Magic and Mystery of Sound

From The Golden Collection 3: A collection of original publications from the Bihar Yoga Tradition, Swami Satyananda Saraswati

According to nada yogis and the scriptures dealing with the subject of nada yoga, the nada brahma, or the ultimate and the transcendental sound, is the seed from which the entire creation has evolved. A nada yogi believes that the world is but a projection of sound alone.

The universe and nada

The whole macro cosmic universe is a projection of sound vibrations. From that sound the whole world has evolved. In the Bible there is a reference, "In the beginning was the word, and the word was with God." This word is called the 'nada' or the 'shabda'. In India the Sufis, a Mohammedan cult, call it 'surat'. Surat or shabda yoga is another name for the nada yoga practice. The Muslim saints of philosophical temperament also believe that out of sound and form the world was evolved. It is believed by the nada yogis that the five elements, five karmendriyas, five jnanendriyas, the fourfold mind and the three gunas have evolved out of one eternal sound. It means that prakriti and the material, mental, psychic and intellectual universe are an outcome of nada brahma. This is the ultimate belief of all nada yogis. So, a nada yogi believes in a reality which manifested itself in the form of vibrations. These vibrations either do not vibrate at all or vibrate at such a high frequency that it is beyond the reach of the human faculty.

The eternal or original nada has the highest rate of frequencies and vibration. When any object vibrates at a tremendous and unimaginable speed, it becomes still. It means that the highest point of motion and vibration is stillness. And, that sound appears to be the creative principle of all matter and the entire material substance.

It is the contention of nada yogis that everything in the universe originated and evolved from the eternal and infinite nada. In this context a study of the Upanishads is recommended, with special reference to the Nada Upanishad, Bindu Upanishad and Hamsopanishad. There are also various other spiritual cults who have specialized in the science of nada yoga and one such well-known sect in India is Radha Swami.

Music is also a materialized form of nada. The movements of prana in the body are also nothing but the expressions of nada. The purpose of nada yoga sadhana is to find out the primal and the finest, the ultimate and the inner sound or the word or the shabda.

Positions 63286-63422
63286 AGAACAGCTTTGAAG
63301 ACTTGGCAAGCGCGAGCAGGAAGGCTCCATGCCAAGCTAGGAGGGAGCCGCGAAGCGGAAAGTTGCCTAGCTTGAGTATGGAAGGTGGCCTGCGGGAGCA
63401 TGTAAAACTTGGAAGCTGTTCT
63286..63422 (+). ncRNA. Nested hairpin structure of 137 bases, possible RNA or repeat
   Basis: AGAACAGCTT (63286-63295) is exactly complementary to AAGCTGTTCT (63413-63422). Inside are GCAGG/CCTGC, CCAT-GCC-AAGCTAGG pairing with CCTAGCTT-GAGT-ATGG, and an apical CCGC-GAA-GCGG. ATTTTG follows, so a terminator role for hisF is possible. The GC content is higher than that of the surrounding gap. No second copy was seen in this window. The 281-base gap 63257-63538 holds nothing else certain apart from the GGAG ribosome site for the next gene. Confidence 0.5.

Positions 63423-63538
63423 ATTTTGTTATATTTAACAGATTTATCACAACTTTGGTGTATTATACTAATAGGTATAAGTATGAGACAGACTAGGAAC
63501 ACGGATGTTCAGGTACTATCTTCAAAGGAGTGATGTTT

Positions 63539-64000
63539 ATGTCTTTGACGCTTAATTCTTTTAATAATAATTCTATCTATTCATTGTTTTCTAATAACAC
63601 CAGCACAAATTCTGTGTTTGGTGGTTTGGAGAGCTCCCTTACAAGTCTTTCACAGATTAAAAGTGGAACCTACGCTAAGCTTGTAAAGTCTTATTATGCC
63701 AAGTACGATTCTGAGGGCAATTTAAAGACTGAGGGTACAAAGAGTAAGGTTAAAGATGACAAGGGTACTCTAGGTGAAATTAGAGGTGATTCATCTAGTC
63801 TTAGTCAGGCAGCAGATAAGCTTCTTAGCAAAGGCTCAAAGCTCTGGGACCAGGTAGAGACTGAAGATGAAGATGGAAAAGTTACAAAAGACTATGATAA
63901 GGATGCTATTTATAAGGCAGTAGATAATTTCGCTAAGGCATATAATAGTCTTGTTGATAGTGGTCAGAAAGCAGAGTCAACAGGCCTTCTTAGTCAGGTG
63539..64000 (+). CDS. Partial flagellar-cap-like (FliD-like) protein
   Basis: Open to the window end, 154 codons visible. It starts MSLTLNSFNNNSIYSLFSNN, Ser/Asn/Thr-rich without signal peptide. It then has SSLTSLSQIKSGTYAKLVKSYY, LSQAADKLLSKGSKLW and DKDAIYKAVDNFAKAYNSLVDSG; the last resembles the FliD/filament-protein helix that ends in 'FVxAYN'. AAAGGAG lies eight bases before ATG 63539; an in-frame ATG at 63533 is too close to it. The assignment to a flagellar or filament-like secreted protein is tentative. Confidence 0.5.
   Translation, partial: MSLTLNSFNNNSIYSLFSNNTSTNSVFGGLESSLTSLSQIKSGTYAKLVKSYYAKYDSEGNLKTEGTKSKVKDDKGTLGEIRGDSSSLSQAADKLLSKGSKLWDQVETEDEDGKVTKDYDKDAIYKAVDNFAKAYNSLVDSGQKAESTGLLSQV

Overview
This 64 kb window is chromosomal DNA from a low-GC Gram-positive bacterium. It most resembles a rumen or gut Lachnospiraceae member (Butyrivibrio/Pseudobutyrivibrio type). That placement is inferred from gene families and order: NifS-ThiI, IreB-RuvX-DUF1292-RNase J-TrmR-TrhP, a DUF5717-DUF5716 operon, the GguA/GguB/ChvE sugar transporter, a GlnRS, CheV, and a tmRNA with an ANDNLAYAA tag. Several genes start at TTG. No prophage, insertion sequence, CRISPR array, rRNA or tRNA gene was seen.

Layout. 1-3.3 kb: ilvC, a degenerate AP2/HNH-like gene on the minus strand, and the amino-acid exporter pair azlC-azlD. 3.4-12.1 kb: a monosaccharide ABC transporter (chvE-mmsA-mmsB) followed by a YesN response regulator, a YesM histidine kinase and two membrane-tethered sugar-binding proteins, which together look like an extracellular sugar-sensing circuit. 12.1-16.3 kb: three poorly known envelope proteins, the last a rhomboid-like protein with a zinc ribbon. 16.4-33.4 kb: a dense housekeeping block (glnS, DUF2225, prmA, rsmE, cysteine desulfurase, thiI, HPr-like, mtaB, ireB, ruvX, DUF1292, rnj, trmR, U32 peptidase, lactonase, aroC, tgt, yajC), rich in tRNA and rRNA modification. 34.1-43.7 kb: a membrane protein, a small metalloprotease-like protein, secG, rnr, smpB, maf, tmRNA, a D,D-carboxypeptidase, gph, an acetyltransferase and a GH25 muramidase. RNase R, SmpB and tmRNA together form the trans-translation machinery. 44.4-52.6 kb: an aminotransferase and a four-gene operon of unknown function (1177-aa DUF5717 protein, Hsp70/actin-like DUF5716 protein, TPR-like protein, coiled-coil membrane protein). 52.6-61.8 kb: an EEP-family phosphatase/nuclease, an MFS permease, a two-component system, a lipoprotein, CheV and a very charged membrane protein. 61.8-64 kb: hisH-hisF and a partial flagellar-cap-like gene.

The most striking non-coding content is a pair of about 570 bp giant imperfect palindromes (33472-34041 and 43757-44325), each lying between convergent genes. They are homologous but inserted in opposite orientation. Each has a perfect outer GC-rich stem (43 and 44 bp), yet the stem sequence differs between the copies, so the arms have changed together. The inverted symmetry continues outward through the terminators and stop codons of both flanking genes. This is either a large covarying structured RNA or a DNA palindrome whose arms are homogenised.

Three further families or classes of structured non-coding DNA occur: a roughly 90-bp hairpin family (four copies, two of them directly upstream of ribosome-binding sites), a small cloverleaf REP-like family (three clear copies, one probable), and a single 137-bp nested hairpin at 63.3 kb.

In order to discover the transcendental and non-empirical sound, the process has to start from the gross. The ultimate form of sound is conceivable only through going into the deeper realms of our consciousness.

The centre of nada

Which is the centre where the transcendental nada is situated? Bhaktas try to find out the centre of their ishta in anahata. Yogis try to find out the centre of intuition in ajna. Vedantins try to find out the centre of hiranyagarbha in sahasrara. Likewise, nada yogis locate the centre of nada in bindu, which is a familiar centre to the students of this International Yoga Teacher's Training Course.

Bindu is the centre where the continuous, eternal, inaudible, unbroken and unbeaten sound goes on. Since when, it is not known. For the purpose of discovery of nada, it is true that the bindu has to be spotted primarily and finally.

Before one ventures to go into the depth of this science, it would be better for the aspirant to locate or discover the mental, astral and psychic nature of the sound of nada. Different practices of nada yoga are introduced in order to help the aspirant to go through the different psychic and non-physical sounds, before the consciousness can finally be attuned with the real nada.

Practice of nada in bhakti yoga

The practices meant for bhakti yoga are also to be included as practices of nada yoga. When a bhakti yogi performs japa of a mantra, in the first stage, he remains aware of the mantra. He tries his best to maintain awareness of the sound produced by the mantra. After getting used to this practice or after having developed a deeper and greater awareness of the sound of the mantra, he stops producing an audible sound vibration and tries to intensify his awareness on the basis of mantra chanted in whispered tones.

In the second stage, he tries to merge or fuse his awareness on whispered mantras. When this task is accomplished satisfactorily, he stops whispering also and tries to chant the same mantra mentally. He tries to hear the mental and subtle notes which, though inaudible, can be visualized through a deeper form of awareness. Sometimes at this stage, there is a possibility of actual experience of hearing the same mantra. The bhakti yogi will have the feeling as if he had really chanted the mantra in an audible tone. When the awareness of mental chanting of mantra is absorbing and the mind is completely fused in a deep realm of awareness, mantra or nada is transformed into a constant inaudible repetition which will appear to the aspirant on the plane of consciousness as audible; but it will be imperceptible and inaudible to others. This is the way to practise mantra and nada yoga by bhakti yogis.